Tips to keep New Year's resolutions
(HealthDay)—Lose weight. Eat healthier. Quit smoking. These are all popular New Year's resolutions that are often only kept for a short time, if at all.
About 40% of Americans make a New Year's resolution, most of which are abandoned by February, according to researchers at Ohio State University Wexner Medical Center.
- Set a realistic, specific, 30-day goal. The more specific and realistic the goal, the more likely it will be achieved.
- Break big goals down into small ones, and try to tackle one small change for 30 days. Many resolutions fail because people try too much, too fast.
- Write your goal down and put it where you can see it every day. Keep a journal of your successes and write encouraging messages to yourself.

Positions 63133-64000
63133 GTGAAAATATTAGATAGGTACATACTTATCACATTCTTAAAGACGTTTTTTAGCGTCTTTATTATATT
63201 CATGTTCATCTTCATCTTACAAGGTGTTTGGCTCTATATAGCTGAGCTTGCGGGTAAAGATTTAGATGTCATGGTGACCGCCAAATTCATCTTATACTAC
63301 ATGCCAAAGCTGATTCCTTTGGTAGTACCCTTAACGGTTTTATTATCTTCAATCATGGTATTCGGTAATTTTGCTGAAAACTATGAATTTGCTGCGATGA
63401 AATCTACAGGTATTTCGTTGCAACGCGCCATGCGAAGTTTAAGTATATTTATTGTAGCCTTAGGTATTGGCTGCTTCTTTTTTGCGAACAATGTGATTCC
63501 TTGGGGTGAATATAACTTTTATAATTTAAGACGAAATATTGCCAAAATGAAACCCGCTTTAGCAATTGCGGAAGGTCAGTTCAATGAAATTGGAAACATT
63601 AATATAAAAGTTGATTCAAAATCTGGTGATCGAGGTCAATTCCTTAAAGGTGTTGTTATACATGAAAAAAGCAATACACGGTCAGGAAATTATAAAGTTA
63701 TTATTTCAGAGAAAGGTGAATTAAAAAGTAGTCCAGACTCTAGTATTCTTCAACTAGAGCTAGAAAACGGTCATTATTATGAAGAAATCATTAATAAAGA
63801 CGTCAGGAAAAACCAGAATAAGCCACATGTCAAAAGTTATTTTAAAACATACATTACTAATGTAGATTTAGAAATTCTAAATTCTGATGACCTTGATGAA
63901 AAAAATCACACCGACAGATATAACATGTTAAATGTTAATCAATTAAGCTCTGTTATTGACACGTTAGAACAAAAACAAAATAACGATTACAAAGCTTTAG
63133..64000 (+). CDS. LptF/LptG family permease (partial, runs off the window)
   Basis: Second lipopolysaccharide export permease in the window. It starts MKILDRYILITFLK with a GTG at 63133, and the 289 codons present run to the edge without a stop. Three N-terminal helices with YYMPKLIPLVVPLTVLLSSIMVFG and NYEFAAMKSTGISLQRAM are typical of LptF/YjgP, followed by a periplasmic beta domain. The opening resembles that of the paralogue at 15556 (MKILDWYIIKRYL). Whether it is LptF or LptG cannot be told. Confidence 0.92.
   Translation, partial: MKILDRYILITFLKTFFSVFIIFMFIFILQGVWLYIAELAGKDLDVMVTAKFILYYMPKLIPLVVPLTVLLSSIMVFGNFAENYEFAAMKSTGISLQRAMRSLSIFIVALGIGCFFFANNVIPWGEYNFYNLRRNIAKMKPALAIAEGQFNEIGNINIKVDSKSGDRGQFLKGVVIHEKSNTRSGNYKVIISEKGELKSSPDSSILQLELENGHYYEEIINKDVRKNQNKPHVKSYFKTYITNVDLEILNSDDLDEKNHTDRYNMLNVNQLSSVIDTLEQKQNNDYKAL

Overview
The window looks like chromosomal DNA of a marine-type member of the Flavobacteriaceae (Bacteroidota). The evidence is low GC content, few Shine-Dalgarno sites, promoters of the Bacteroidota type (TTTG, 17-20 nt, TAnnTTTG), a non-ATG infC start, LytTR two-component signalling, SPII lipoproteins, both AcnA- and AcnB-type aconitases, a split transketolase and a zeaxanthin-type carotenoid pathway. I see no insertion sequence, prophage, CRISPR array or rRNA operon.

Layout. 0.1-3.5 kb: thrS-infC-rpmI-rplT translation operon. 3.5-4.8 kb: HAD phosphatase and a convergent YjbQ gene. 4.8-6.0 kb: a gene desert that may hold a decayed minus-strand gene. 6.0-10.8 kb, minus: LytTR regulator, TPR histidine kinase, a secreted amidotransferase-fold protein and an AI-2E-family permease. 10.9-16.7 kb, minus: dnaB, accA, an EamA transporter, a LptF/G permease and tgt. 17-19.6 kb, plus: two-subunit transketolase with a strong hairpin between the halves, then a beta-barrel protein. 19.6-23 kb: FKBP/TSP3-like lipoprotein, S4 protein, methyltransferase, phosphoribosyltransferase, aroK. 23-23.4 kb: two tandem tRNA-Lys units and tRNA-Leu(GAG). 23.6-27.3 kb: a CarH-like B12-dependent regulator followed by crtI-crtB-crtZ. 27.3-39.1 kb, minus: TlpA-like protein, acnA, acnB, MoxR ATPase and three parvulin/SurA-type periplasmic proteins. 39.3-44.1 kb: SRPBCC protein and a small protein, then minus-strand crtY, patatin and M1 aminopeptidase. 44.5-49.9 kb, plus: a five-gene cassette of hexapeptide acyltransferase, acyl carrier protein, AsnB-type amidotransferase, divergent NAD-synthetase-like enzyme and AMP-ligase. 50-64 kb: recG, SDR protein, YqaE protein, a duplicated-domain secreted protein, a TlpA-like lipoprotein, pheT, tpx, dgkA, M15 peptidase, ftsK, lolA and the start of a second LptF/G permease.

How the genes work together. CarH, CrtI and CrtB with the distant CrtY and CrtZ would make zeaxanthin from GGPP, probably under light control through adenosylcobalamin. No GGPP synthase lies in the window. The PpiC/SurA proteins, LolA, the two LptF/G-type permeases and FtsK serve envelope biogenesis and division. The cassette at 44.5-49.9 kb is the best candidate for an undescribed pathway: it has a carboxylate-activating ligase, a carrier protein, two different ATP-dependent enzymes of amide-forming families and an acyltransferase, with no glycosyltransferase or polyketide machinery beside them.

- Visualize yourself accomplishing your goal and celebrating your success. If you have a positive attitude, you're more likely to achieve your goal.
- Share your resolution with a friend or family member, and enlist them to help support your effort with encouraging texts and calls as you let them in on your progress.
- Work toward your goal one day at a time. You can always start again if you fall behind or forget a day. Be patient and kind to yourself. Remember it can take 30 to 60 days to make a new habit stick or to break an old one.
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